Ballina

Pristine coastlines & local produce

Carved by the Richmond River and North Creek, this sleepy coastal town on the North Coast of NSW is the perfect union of long, uncrowded Pacific beaches, tidal bays, fertile valleys and a forward-thinking food scene. Not to mention the Big Prawn, erected in 1989 and telling a mouth-watering story of regional produce.  

Friends enjoying food at Shelly Beach Cafe in Ballina, Byron Bay in North Coast

Shelly Beach Cafe, Ballina - Credit: Trevor Worden

Outdoor adventures

Ballina is blessed with 25 kilometres of cycle paths, meaning that one of the best ways to explore the town and its surrounds is on two wheels. Hire a bike from Ballina Byron Bike Hire, E bikes 2U, Transition CyclesSunrise Cycles, and pedal along the banks of the Richmond River on the lookout for birds and native wildlife.

Couple enjoying a scenic bush walk to Killen Falls in Tintenbar, Byron Bay in North Coast

Killen Falls, Tintenbar

Drive northwest just over an hour to reach wild and wonderful Nightcap National Park, an immense expanse of forest that forms part of the Gondwana Rainforests of Australia World Heritage Area. Lace up your hiking boots, and wander along trails to thundering waterfalls, not in the least Minyon falls, which you can observe remotely from a lookout, or up close when you dive into the cool swimming hole at its base. About a 20-min drive outside of Ballina is Killen Falls Reserve. The viewing platform to the waterfall is about a 660m return walk.

More water awaits with Out of the Blue Adventures, which runs tours along the Richmond River as well as ocean cruises to spot whales during migration (May through November).

Every Sunday you can stroll through the Ballina Farmers Market for fresh fruit, vegetables, and other produce directly from the grower.

Ballina Farmers Market in Ballina, Byron Bay in the North Coast

Ballina Farmers Market, Ballina - Credit: Ben Wyeth - Ballina Tourism Team

Art & culture

Whether it’s the abundance of nature or laidback country vibe, the far north of New South Wales is a magnet for creative types. They’re celebrated at the Northern Rivers Community Gallery, a regional cultural hub for local artists to connect with audiences over four exhibition spaces in a grand historic building. A dynamic roster of public activities adorns the place as well, from artist talks to interactive workshops.

Northern Rivers Community Gallery in Ballina, Byron Bay in North Coast

Northern Rivers Community GalleryBallina - Credit: Ballina Visitor Information Centre

If you’re feeling inspired, get your hands dirty – quite literally – with local potter Brooke Clunie. Brooke’s clay masterclasses through her company Red Door Studio are at once calming and creative. And you get to take home personalised decorative earthenware to pop on the mantlepiece. If you fancy yourself as a painter, book a session with Kim Michelle Toft at her Sea Silks Gallery and create a vibrant, marine-themed work of art – on silk.

Brooke Clunie Pottery at Red Door Studio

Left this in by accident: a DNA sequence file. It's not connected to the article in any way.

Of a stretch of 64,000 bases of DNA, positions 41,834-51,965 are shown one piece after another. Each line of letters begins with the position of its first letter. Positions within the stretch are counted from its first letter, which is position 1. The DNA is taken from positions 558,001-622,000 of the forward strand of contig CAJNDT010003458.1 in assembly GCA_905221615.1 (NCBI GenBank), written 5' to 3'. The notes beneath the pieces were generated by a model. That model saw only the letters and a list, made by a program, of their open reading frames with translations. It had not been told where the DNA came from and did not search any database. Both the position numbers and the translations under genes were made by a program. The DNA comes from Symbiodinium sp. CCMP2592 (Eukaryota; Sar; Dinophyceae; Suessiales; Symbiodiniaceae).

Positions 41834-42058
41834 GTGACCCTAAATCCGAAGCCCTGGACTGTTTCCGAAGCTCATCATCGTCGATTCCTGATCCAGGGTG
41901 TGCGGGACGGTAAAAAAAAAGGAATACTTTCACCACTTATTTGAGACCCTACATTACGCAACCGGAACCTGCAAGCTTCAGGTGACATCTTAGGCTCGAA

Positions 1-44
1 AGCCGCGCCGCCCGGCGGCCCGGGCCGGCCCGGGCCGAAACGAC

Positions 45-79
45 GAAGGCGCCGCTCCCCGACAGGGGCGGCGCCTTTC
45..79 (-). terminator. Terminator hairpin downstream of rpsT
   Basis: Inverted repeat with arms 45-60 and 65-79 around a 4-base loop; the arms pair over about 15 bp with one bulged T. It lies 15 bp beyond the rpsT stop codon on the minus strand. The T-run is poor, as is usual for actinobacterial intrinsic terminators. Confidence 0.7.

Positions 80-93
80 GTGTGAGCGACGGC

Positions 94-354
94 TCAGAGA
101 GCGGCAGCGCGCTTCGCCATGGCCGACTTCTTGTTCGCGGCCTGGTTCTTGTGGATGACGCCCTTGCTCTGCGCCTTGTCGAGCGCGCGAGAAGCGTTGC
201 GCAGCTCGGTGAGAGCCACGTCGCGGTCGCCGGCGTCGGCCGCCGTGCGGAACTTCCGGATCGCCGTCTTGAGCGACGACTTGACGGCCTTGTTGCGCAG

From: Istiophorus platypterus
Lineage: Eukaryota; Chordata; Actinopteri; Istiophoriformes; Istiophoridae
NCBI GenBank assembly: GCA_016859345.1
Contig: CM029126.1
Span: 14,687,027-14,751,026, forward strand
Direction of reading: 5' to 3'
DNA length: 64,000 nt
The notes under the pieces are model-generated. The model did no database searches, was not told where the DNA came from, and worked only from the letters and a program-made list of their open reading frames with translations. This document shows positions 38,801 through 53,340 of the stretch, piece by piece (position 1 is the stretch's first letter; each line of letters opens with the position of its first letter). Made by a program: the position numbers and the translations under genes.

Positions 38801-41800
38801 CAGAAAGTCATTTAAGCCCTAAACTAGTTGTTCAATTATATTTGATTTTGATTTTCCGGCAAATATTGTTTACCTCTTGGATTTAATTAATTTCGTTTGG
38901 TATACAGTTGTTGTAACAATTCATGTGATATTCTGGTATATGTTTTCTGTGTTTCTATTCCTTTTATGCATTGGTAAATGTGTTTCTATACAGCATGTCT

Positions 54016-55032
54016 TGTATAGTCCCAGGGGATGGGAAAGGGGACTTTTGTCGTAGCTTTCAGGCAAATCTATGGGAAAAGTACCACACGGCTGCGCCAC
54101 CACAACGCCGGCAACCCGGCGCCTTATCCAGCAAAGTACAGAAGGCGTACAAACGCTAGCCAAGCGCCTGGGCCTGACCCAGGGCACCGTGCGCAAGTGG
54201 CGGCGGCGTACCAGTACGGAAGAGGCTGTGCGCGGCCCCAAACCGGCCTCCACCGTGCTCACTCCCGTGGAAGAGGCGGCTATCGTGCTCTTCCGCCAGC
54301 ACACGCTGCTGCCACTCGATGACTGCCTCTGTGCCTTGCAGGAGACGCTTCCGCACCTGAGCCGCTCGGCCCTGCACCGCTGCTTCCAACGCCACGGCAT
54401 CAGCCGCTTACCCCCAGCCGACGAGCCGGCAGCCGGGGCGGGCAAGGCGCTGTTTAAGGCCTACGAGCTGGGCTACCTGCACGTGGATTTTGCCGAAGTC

Red Door StudioFernleigh

One of the state’s most impressive museums dedicated to the ocean is Ballina Naval and Maritime Museum. The museum offers a well-curated collection of historic memorabilia, among them the largest collection of ship models in Australia, plus interactive displays recreating naval vessels, and rare shipwreck items. Heritage of a different kind is unveiled at Crawford House Museum, set in a restored Federation home in nearby Alstonville and telling the story of life here at the end of the 19th century.  

Kids enjoying a visit at Ballina Naval and Maritime Museum in Ballina, Byron Bay

Ballina Naval and Maritime MuseumBallina - Credit: Trevor Worden

Check out Ballina’s events calendar for additional festivals and markets showcasing regional talent, including the Ballina Food and Wine Festival , historically in October.

 

East Ballina

Situated between the Pacific Ocean and North Creek, the East Ballina community is all dreamy waterfront restaurants, cafes and apartments, making the most of the area’s ample beaches and endless sea views. Three stretches of sand are patrolled every day – Sharpes, Lighthouse and Shelly beaches – and you can find family-friendly swimming spots at Shaws Bay (a large tidal bay), and The Serpentine, just before North Creek meets the Richmond River. From here, you can watch fishing boats head out to sea at sunset, then taste the catch of the day at eateries like Wharf Bar & Restaurantor Riva Bar & Grill- order a bowl of Ballina prawns.

While you’re at Sharpes Beach, become acquainted with local Indigenous heritage at the Aboriginal Cultural Ways interpretive area, on the Coastal Recreational Path stretching toward Angels Beach.

Coastal Path along the Aboriginal Cultural Ways in East Ballina

Aboriginal Cultural Ways, East Ballina - Credit: Ben Wyeth - Ballina Shire Council

The surf along this part of the coast is epic, but you’ll find you have a lot of waves to yourself as many surfers head straight to big-name breaks in neighbouring Byron Bay and Lennox Head. You can get to the latter town via a scenic four-hour coastal walk along dramatic sea cliffs, with sightings of dolphins and whales.

Shelly Beach in Ballina, Byron Bay

Shelly Beach, Ballina - Credit: Ben Wyeth - Ballina Shire Council

Getting there

Ballina is just over eight hours’ drive north from Sydney or a two-hour drive south from Brisbane. Or you can fly into Ballina Byron Gateway Airport, less than 10 minutes from the centre of town. When you arrive, bountiful accommodation options await, whether holiday parks with every imaginable entertainment trimming, luxury beachside apartments.

Ballina, Byron Bay Area

Ballina, Byron Bay - Credit: Colin Cooksey - Ballina Tourism

Plan your trip

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